Insect-Borne Disease—A Growing Problem
IT IS BEDTIME in a Latin-American home. A mother lovingly tucks her young son in and bids him good night. But in the dark a sleek, black kissing bug, less than an inch [less than 3 cm] long, slips out of a crevice in the ceiling over the bed. It drops undetected onto the sleeping child’s face and almost imperceptibly pierces the soft skin with its beak. As the bug gorges itself on blood, it also discharges its parasite-laden waste. Without waking, the boy scratches his face, rubbing the infected feces into the wound.
As a result of this one encounter, the child contracts Chagas’ disease. Within a week or two, he gets a high fever and his body swells. If he survives, the parasites may take up residence in his system, invading his heart, nerves, and internal tissues. As many as 10 to 20 years may pass without symptoms. But then he may develop lesions in his digestive tract, experience cerebral infection, and ultimately die of heart failure.
This fictionalized account realistically depicts how Chagas’ disease can be contracted. In Latin America, millions may be at risk of receiving this kiss of death.
Man’s Multilegged Companions
“Most of the major fevers of man are produced by micro-organisms that are conveyed by insects,” states the Encyclopædia Britannica. People commonly use the term “insect” to include not only true insects—six-legged creatures such as flies, fleas, mosquitoes, lice, and beetles—but also eight-legged creatures such as mites and ticks. Scientists list all of these under the larger category of arthropod—the largest division in the animal kingdom—which includes at least a million known species.
The vast majority of insects are harmless to man, and some are very beneficial. Without them, many of the plants and trees that people and animals depend on for food would not be pollinated or bear fruit. Some insects help to recycle waste. Many insects feed exclusively on plants, while certain ones eat other insects.
Of course, there are insects that annoy man and beast with their painful bite or simply by their presence in vast numbers. Some also wreak havoc on crops. Worse, however, are insects that spread sickness and death. Insect-borne diseases “were responsible for more human disease and death in the 17th through the early 20th centuries than all other causes combined,” states Duane Gubler of the U.S. Centers for Disease Control and Prevention.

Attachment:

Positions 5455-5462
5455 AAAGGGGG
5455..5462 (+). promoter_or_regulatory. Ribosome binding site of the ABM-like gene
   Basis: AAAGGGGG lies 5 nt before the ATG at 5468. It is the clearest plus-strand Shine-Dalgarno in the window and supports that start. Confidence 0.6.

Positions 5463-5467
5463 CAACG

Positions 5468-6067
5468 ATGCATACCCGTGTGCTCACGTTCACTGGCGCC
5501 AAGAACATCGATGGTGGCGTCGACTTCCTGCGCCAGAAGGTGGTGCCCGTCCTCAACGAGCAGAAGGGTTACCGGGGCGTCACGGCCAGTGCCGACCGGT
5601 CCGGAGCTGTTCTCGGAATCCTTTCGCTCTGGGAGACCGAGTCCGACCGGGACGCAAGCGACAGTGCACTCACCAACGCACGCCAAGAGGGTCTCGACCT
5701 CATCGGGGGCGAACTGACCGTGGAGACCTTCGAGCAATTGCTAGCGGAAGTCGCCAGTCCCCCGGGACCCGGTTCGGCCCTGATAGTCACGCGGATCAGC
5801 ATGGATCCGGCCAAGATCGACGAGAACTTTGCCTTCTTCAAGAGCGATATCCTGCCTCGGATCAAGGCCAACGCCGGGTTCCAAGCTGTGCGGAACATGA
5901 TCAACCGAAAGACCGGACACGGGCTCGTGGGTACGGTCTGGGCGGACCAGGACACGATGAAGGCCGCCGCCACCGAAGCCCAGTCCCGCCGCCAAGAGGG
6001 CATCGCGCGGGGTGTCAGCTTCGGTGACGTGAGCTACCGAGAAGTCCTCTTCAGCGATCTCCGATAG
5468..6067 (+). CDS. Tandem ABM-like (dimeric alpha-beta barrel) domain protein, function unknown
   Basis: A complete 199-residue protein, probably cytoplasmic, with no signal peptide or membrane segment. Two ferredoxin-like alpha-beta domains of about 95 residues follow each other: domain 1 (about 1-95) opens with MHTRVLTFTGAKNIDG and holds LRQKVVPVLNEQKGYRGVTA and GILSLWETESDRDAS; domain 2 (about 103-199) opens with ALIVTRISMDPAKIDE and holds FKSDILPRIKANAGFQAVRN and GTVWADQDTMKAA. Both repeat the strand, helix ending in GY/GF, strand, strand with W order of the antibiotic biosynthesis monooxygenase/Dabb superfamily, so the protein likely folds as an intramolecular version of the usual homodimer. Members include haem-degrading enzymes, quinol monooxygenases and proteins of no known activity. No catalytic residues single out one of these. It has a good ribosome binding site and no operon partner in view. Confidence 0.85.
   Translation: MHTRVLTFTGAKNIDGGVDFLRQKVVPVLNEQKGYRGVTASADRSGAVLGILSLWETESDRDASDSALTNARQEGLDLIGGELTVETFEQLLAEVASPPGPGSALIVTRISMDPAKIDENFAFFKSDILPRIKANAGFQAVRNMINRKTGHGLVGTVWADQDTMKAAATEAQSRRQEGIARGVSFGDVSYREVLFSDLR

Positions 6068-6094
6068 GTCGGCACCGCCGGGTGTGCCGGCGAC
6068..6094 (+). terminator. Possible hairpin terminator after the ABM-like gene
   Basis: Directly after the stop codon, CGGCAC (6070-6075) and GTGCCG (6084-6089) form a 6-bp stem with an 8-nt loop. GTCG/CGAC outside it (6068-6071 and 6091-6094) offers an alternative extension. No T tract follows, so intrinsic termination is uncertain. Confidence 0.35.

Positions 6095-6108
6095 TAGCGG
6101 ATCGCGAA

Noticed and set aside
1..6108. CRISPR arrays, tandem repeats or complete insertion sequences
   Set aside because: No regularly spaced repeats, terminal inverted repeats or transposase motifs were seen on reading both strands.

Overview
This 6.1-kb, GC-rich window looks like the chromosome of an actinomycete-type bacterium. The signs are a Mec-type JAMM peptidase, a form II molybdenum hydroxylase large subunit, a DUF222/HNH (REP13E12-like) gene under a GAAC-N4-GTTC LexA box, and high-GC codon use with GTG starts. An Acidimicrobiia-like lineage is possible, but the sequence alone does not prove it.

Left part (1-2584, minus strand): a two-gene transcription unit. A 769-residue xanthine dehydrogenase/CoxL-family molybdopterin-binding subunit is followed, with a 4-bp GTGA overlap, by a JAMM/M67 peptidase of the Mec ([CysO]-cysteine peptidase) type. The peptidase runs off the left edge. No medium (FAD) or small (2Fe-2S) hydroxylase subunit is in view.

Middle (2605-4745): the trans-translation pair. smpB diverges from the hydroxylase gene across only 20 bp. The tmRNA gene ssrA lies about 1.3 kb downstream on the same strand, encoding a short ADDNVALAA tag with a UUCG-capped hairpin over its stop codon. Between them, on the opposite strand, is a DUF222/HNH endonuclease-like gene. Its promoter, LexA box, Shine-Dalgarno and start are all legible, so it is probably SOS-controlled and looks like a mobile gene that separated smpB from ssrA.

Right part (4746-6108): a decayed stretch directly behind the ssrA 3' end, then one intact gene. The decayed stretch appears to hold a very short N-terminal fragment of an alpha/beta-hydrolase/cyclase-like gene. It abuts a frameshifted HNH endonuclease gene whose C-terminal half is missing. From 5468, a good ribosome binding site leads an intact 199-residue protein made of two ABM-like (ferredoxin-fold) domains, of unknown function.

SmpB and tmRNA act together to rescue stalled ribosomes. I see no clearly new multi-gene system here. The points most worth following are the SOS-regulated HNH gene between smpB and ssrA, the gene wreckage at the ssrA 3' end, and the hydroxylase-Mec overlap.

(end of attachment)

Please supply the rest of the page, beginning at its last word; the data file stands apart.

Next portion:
Presently, about 1 out of every 6 people is infected with a disease acquired through insects. Besides causing human suffering, insect-borne disease imposes a heavy financial burden, especially on developing countries—those that can least afford it. Even a single outbreak can be costly. One such incident in western India in 1994 is said to have drained billions of dollars from the local and world economies. According to the World Health Organization (WHO), the world’s poorest countries will be unable to advance economically until such health problems are brought under control.
How Insects Make Us Sick
There are two main ways that insects serve as vectors—transmitters of disease. The first is by mechanical transmission. Just as people can track dirt into a home on unclean shoes, “houseflies may carry on their feet millions of microorganisms that, in large enough doses, can cause disease,” says the Encyclopædia Britannica. Flies can pick up contamination from feces, for example, and pass it on when they land on our food or drink. In this way humans contract such debilitating and deadly illnesses as typhoid, dysentery, and even cholera. Flies also help to spread trachoma—the leading cause of blindness in the world. Trachoma can blind by scarring the cornea—the clear part of the eye in front of the iris. Worldwide, some 500,000,000 humans suffer from this scourge.
Cockroaches, which thrive in filth, are also suspected of mechanically transmitting disease. In addition, experts link a recent steep rise in asthma, especially among children, to cockroach allergies. For instance, picture Ashley, a 15-year-old girl who has spent many nights struggling to breathe because of her asthma. As her doctor is about to listen to her lungs, a cockroach falls out of Ashley’s shirt and runs across the examination table.